Channel partners elevate their focus to the enterprise
by Tara Seals
As network services continue to become commoditized, and cloud services begin to penetrate the upper end of the business market, channel partners are evolving their strategic models to go after the up-market segment with an unprecedented focus. While small and medium-sized businesses (SMBs) are still an important target for agents and VARs, this shift sparks a number of questions: What services are best suited for pursuing larger companies? What pressure does this place on partner business models? What other challenges are there?
As more enterprises shift their spending away from premises-based solutions and toward mobile-ready applications and cloud installations, it opens the door for channel partners to offer not only underlying connectivity, but also cloud applications that increasingly are replacing traditional IT functions. Delivered as a service, these apps allow partners to take a bigger share of wallet in larger enterprises than they ever have in the past.
And it’s a significant opportunity. Market research firm IHS Technology sizes up the market at about $70 billion in terms of enterprise spending on the cloud, which it estimates will grow to about $250 billion by 2017.
Further, 65 percent of enterprises are now using cloud technology, services and solutions as part of their IT infrastructure, according to Verizon Enterprise Solutions. In addition, IT — specifically the CIO/CTO — controls more than 80 percent of total cloud spend within the organization. The CIO/CTO personally oversees more than half (62 percent) of cloud purchases.
“The cloud…represents essentially a new way of doing business and a new way of offering services,” explained Jagdish Rebello, senior director of consumer and communication research at IHS Technology. “We live in a generation today where the world is heavily connected and, if you think back in time, this new connectivity in the cloud is driving a new way of developing new applications, services and the next-generation of platforms.”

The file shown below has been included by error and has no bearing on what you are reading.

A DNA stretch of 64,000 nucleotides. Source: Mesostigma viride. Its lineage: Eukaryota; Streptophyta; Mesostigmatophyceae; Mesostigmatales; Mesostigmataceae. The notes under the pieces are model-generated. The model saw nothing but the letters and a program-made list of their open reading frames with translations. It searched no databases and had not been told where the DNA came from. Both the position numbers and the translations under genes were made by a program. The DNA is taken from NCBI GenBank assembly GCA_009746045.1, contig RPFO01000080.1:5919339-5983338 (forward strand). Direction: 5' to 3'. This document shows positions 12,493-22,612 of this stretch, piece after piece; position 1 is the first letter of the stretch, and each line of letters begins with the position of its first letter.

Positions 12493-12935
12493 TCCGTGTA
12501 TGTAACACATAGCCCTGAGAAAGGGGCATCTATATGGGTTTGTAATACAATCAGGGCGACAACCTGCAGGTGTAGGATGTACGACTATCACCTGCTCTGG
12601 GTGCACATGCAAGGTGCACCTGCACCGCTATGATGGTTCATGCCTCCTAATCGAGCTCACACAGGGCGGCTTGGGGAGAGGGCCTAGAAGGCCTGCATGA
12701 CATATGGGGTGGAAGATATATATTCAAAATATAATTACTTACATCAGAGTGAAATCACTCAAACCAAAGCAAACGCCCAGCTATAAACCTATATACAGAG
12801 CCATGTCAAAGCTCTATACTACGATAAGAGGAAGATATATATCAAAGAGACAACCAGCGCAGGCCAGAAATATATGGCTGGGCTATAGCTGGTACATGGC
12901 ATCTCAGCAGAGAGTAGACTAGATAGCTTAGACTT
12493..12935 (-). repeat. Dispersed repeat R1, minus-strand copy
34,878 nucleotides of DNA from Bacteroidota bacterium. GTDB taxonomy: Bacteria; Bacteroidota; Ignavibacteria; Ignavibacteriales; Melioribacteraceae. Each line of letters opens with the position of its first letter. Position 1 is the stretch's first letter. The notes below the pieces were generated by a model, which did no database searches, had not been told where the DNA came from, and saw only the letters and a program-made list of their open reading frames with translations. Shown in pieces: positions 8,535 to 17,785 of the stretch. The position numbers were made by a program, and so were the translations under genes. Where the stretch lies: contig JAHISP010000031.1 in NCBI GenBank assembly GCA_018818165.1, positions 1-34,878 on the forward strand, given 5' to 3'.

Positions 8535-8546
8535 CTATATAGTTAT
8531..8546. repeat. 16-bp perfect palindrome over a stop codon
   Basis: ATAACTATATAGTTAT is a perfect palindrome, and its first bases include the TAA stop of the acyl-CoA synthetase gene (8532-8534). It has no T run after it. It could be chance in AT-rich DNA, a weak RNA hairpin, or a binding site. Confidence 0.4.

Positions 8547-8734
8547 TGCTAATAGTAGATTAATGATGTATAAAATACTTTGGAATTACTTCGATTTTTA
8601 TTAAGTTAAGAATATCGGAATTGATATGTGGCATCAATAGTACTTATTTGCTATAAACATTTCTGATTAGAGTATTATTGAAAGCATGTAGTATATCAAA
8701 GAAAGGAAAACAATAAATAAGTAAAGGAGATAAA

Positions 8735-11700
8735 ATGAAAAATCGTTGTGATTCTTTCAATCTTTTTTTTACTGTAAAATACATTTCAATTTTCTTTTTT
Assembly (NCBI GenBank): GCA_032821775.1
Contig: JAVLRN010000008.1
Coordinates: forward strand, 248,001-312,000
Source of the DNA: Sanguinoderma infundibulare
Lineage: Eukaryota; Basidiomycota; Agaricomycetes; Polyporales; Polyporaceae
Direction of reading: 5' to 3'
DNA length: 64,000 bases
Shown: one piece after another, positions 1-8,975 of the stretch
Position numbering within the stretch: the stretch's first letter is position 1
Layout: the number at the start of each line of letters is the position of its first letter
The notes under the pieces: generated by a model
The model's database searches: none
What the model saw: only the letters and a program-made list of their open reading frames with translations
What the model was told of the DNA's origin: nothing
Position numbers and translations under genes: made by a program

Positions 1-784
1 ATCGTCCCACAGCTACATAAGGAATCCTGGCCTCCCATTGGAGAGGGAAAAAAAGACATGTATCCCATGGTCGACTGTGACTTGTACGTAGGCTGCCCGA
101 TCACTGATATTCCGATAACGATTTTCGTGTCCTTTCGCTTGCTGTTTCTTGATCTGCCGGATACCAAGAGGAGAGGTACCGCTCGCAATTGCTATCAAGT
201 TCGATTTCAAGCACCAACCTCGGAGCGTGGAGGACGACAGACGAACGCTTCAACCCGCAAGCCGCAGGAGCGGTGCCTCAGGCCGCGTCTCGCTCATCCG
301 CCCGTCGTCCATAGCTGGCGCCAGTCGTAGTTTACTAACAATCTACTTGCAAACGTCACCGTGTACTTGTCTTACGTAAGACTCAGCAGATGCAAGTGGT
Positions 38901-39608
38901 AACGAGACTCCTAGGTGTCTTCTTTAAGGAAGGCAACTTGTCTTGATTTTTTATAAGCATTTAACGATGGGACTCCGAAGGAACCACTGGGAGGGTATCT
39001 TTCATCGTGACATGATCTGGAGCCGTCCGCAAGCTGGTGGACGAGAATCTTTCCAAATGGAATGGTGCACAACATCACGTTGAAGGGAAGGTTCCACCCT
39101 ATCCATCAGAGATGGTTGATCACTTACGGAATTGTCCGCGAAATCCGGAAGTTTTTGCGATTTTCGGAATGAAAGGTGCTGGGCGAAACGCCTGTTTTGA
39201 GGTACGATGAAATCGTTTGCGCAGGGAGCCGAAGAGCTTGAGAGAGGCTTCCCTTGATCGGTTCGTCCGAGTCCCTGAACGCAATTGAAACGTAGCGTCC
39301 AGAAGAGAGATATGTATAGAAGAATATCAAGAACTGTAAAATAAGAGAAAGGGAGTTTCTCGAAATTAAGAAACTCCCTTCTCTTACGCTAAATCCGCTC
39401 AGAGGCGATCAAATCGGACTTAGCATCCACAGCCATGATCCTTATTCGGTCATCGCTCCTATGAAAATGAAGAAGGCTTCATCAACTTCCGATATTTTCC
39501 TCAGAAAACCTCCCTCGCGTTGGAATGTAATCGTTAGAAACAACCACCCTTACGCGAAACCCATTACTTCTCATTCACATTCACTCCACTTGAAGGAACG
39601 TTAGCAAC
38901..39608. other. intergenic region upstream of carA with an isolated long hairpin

It also makes for a much greater array of choice for enterprises, as everybody and anybody who is going to be successful in the next decade or so has a plan to attack the cloud, be they traditional enterprise IT players, or service providers looking to move past connectivity to instead offer a range of services.
“When it comes to enterprise IT and cloud computing, the discussion has decidedly shifted from ‘if’ to ‘how’ and ‘what,’” said Siki Giunta, senior vice president of cloud services for Verizon Enterprise Solutions. “Customers are now coming to us with more detailed, stringent requirements and questions about where and how to use cloud to transform their businesses and mission-critical workloads, instead of whether or not to use it.”
For channel partners standing at the intersection of all of this, taking on a consultative role is of critical value to many large businesses.
“As we move further into the cloud era, there is a
vast well of potential customers that are larger enterprises looking to embrace the channel for its ability to provide a boutique experience, and act as a technology advocate and single point of contact for all of their infrastructure needs,” said Lauren Shapiro, president at PlanetOne Communications.
Channel Partner Shifts
Given the scope of the opportunity, many master agents have begun to evolve their business to capture
more enterprise sales.
“I believe that we are all moving up-market because we all have current customer bases that we have hit home runs and large network sales that trust us,” said Denis Raue, president and CEO at Telegration Inc. “Since we have large customer bases with customers that consider us their trusted consultant in telecom, they trust us more as we prove our value as cloud consultants.”
Raue said that larger companies also tend to be more knowledgeable about cloud and network integration, so that a partner offering fiber access and increased bandwidth for a specific set of cloud applications has an important story to tell and, largely, a green-field one. In the smaller markers, agents are all too often up against in-house, current VARs that have been ensconced in the company for IT and have no interest in losing the monthly service revenues that they generate on break-fix services.
Overall, it’s certainly a market in flux, which for now has meant a largely wide open field. Rebello added, “everybody is looking at this new paradigm and trying to figure out how they can create value for their enterprise customers and essentially preserve their position. So it’s going to make for some exciting changes.”
Eyeing the opportunity, master agency PlanetOne Communications has spent the last year honing a renewed focus on going up-market and broadening its conversation to better encompass the cloud. The company has expanded its team and footprint, opening an office in Southern California.
Jonathan Hartman, who became vice president of sales for PlanetOne at the beginning of 2014, said that a key initiative for him is to help partners embrace fresh technologies to move up-market.
“We’ve talked about convergence in the telecom and IT space for years, but now we’re actually here,” Hartman noted. “There is an immense opportunity as we embrace new technologies that can help us win what was traditionally earmarked as IT money in the past – especially when it comes to cloud and managed services. But, it also means that we’re facing a more competitive environment, including serious competitors that are very focused on the SMB and midmarket telecom space, where they haven’t been before.”